Glassdoor survey reveals four in five employees prefer new benefits or perks to pay rises


Nearly four in five (79 percent) employees would prefer new or additional benefits or perks to a pay increase, according to the Glassdoor Q3 2015 U.S. Employment Confidence Survey. Conducted online by Harris Poll on behalf of Glassdoor, this survey evaluates four key indicators of employee confidence: job market optimism/rehire probability, salary expectations, job security and business outlook. In addition, this quarter’s survey examines the value employees place on benefits and perks in lieu of pay raises.

Specifically, looking at the 79 percent of employees who reported they want benefits and/or perks over an increase in pay, the most preferred benefit is healthcare insurance (40 percent), followed by vacation/paid time off (37 percent), performance bonuses (35 percent), paid sick days (32 percent) and a 401(k) plan/retirement plan/pension (31 percent). More women (82 percent) than men (76 percent) prefer benefits/perks to a pay raise. In addition, younger employees aged 18-34 (89 percent) and 35-44 (84 percent) prefer benefits/perks to pay raises when compared to those aged 45-54 (70 percent) and 55-64 (66 percent).

“As the U.S. economy continues to expand and job market confidence continues to rise, there is no doubt it is a job seeker’s market. This is a clear signal to employers that in order to compete in today’s labor market, it’s not just about salary and compensation, employers should be communicating clearly about non-traditional compensation. Recruiters should take note that touting the benefits and perks offered can help win talent of different demographics, industries and occupations,” said Rusty Rueff, Glassdoor career and workplace expert.

At a new high since this question was first asked more than six and a half years ago in Q1 2009, 54 percent of employees (including those self-employed) report confidence that if they lost their job, they would be able to find a job matched to their experience and current compensation levels in the next six months, up 2 percentage points since last quarter (52 percent). Of those unemployed but looking for work, rehire probability confidence is down 6 percentage points to 40 percent since last quarter (46 percent), but up 7 percentage points compared to last year (Q3 2014, 33 percent). In fact, younger employees (including those self-employed) aged 18-34 years old (60 percent) are significantly more optimistic in their ability to find a job in the next six months when compared to employees aged 55-64 (44 percent).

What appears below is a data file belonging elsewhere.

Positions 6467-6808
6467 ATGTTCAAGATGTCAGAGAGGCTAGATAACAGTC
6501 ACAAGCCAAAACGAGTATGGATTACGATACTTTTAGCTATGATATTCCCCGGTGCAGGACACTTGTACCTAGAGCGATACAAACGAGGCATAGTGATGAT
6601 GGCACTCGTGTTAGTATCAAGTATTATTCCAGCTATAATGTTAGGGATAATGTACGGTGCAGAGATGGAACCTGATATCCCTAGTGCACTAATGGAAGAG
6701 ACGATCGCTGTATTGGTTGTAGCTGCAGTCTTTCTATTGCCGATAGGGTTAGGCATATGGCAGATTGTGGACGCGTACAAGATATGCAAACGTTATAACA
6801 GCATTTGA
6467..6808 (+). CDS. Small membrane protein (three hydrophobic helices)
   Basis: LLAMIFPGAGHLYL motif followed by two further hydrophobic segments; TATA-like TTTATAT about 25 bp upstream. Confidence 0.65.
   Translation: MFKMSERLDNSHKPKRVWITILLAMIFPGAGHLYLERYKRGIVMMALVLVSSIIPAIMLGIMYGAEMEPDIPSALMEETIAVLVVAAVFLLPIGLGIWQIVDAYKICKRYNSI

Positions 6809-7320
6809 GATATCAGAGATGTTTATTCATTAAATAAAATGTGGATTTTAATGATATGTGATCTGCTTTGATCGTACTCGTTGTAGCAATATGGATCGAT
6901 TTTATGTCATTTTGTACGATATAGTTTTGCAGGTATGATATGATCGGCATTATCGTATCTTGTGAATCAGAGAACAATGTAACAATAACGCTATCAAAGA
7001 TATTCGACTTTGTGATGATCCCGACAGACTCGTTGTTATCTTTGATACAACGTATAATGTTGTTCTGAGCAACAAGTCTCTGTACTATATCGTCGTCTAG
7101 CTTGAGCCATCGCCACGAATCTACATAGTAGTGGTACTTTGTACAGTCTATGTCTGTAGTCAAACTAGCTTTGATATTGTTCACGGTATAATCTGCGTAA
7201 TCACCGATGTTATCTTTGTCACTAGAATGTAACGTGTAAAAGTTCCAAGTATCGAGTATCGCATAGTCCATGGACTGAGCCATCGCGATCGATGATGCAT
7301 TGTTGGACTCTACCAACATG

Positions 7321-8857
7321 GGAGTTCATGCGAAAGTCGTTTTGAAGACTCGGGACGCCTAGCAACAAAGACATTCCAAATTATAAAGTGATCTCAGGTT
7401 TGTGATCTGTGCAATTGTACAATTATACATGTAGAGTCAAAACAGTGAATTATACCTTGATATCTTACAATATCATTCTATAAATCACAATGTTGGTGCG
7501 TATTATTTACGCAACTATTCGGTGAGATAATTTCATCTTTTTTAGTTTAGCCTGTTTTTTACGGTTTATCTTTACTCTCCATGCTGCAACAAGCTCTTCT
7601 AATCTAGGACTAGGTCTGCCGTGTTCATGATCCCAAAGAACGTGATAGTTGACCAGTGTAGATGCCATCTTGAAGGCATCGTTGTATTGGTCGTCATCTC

As employees report confidence in the job market at new highs, pay raise expectations continue to rise. For the first time since this question was first asked in Q4 2008, half (50 percent) of employees expect to receive a pay raise or cost-of-living increase in the next 12 months, up 3 percentage points from last quarter (47 percent). Pay raise confidence among women increased 7 percentage points from last quarter (42 percent) to 49 percent, while pay raise confidence among men ticked up 1 percentage point to 51 percent compared to last quarter (50 percent).

Employees are also less worried about layoffs, with 15 percent of employees reporting concern they may be laid off in the next six months, down 2 percentage points from last quarter (17 percent). Also down 2 percentage points from last quarter (24 percent), 22 percent of employees are concerned about co-workers being laid off in the next six months. Younger employees (aged 18-34) are more concerned about being laid off in the next six months (22 percent) compared to employees in other age groups: 35-44 (12 percent) and 55-64 (7 percent). And, men are significantly more concerned about being laid off in the next six months (19 percent) than women (9 percent).

With layoff concerns down, 48 percent of employees (including those self-employed) believe their company’s business outlook will get better in the next six months, which is down slightly since last quarter (51 percent). Forty-six percent believe it will stay the same, while 6 percent believe it will get worse, down slightly from last quarter (7 percent).

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